Why Halo needs it's old ranking system back (1-50)

When I refer to “1-50” skill ranks, I’m referring to the old Halo 2/3 style of ranking. You basically started as a rank 1 in every playlist, and you went up or down based on winning and losing, and your performance played a small part also. Ranking up was more difficult as you progressed. You had to win more and lose less, and sometimes you feel as if you were hard done by, but it made finishing a game to see that you had ranked up far more sweeter and satisfying. It kept players coming back year after year.

It was a harsh system, but the best one for all involved, and here’s why -

Reasons -

1. In the older ranking system, you felt like you were more often playing against people of the same skill level as you.

Ranking up took it’s time in older halo’s. Sure, there were players that stood out often in games, but as you were making your way up the ranks, you felt like you were being challenged, but not overwhelmed. You felt like you were against players of a similar skill level as you, in the same boat as you, trying to get better to make it up the ranks.

You also got matched up with players who’s ranks weren’t too far apart from yours, so there wasn’t level 35’s against level 20’s. Similar to how Diamonds get matched up against Un-ranked players in Halo 5…

2. It will stop people from quitting because they aren’t as often getting decimated.

There is, of course, a lot of casuals/mild-intensity competitive players quitting because their teams are often getting decimated. Too often games are not very close, and are being separated by too many kills due to horribly imbalanced teams. This didn’t happen nearly as much in older Halos.

I believe we’d see far less quitters if people were playing more often against people of their own skill level. I know you might argue “this is what social playlists are about”, but some people are new to the competitive scene, and maybe want to start getting better, and would be far more inclined to stay until the end of the match if they felt they had a cats chance in hell!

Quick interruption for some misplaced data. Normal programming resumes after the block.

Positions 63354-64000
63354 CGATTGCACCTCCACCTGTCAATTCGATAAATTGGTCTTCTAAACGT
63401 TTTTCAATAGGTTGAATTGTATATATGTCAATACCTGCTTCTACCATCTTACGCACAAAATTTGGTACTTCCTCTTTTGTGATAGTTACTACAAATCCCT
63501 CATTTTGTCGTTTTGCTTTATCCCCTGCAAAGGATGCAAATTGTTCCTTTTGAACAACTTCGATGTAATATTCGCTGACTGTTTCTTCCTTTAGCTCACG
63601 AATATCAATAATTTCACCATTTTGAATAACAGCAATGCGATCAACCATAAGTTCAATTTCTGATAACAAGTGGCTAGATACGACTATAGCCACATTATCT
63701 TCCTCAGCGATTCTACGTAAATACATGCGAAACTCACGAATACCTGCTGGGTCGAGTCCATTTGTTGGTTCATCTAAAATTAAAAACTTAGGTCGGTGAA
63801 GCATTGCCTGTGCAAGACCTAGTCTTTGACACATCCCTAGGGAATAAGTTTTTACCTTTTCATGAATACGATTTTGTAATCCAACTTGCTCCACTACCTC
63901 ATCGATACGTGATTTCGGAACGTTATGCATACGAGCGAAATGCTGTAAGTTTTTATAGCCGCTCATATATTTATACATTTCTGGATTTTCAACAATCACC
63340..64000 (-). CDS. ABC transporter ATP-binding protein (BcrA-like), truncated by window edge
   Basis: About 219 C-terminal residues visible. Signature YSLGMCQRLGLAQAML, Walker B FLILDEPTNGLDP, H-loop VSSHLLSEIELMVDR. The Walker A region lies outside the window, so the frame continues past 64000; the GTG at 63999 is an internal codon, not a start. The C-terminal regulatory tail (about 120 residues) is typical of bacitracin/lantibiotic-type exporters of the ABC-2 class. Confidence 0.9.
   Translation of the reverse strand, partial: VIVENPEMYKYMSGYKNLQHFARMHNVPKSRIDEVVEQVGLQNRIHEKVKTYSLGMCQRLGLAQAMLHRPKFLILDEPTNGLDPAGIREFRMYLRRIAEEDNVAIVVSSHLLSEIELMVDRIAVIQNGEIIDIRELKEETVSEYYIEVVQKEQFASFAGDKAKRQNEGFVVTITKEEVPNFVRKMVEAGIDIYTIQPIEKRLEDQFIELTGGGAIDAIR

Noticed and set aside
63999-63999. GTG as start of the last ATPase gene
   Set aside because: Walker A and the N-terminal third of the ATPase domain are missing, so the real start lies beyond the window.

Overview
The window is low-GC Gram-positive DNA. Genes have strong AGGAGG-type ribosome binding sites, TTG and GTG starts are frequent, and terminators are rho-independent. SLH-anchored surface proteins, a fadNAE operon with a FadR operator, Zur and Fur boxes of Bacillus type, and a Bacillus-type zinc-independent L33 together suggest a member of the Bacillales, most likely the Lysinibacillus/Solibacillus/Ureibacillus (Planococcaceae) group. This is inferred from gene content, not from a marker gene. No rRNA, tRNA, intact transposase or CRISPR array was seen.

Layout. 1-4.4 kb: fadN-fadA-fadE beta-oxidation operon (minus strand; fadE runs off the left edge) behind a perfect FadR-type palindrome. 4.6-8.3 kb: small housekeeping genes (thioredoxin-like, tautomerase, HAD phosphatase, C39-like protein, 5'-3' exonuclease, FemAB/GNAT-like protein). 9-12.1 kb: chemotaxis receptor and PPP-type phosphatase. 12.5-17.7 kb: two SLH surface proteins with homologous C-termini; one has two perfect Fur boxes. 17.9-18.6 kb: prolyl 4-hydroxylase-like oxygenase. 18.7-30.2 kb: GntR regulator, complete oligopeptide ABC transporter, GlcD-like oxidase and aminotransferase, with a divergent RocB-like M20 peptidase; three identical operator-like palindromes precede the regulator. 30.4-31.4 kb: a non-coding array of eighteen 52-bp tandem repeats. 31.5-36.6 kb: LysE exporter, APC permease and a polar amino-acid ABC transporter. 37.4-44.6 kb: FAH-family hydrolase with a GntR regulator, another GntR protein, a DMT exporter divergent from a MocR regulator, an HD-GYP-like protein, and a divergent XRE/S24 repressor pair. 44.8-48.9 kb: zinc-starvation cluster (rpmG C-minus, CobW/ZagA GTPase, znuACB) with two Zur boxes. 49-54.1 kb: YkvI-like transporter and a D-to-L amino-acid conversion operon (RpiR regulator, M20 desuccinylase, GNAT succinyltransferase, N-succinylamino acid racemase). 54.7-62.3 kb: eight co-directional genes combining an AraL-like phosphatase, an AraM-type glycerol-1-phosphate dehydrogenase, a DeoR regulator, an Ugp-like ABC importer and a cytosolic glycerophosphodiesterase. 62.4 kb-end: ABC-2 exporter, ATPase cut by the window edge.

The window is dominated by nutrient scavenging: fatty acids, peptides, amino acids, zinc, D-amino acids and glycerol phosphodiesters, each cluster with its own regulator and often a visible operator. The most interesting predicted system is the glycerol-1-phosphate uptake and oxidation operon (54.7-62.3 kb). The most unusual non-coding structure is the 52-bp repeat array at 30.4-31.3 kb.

3. Ranking up felt far more satisfying.

It really did m8. Ask anyone who played a lot of Halo 2 or 3. In this game, the ranks feel meaningless because people are just handed high ranks after 10 games. You could literally be an Onyx, the highest rank available, after 10 matches. Which sucks.

In older Halos, you started from scratch, and it took time to get up to the higher ranks. The system was harsh, but it made the higher ranks seem like amazing achievements, and in halo 2 especially, only a small percentage of people made it to the later ranks. I personally never made it past a 34 in Halo 3, and only got to 44 in Halo 3.

There was an issue with boosters sometimes, but that could easily be worked around.


Anyone agree or disagree!

100% agree, bring the old ranks back!!! It was so much fun grinding to the higher levels.

I partially agree… But the ranking system does but you against like skilled players. I’ve only play a few times where I was matched against lower ranks in Swat.

> 2533274872013539;3:
> I partially agree… But the ranking system does but you against like skilled players. I’ve only play a few times where I was matched against lower ranks in Swat.

Even if it put you against people of the same “rank” in this game, you are given your rank after 10 games and didn’t work your way through them, so you’ll have many people around the same rank, but a massive gap in skill because of this ineffective way of ranking people.

In Halo 5, to get to the high ranks you had to work your way right through them with time, and often got matched against people of similar skill.

The main problem is that nobody’s able to rank down.

> 2535471005338414;1: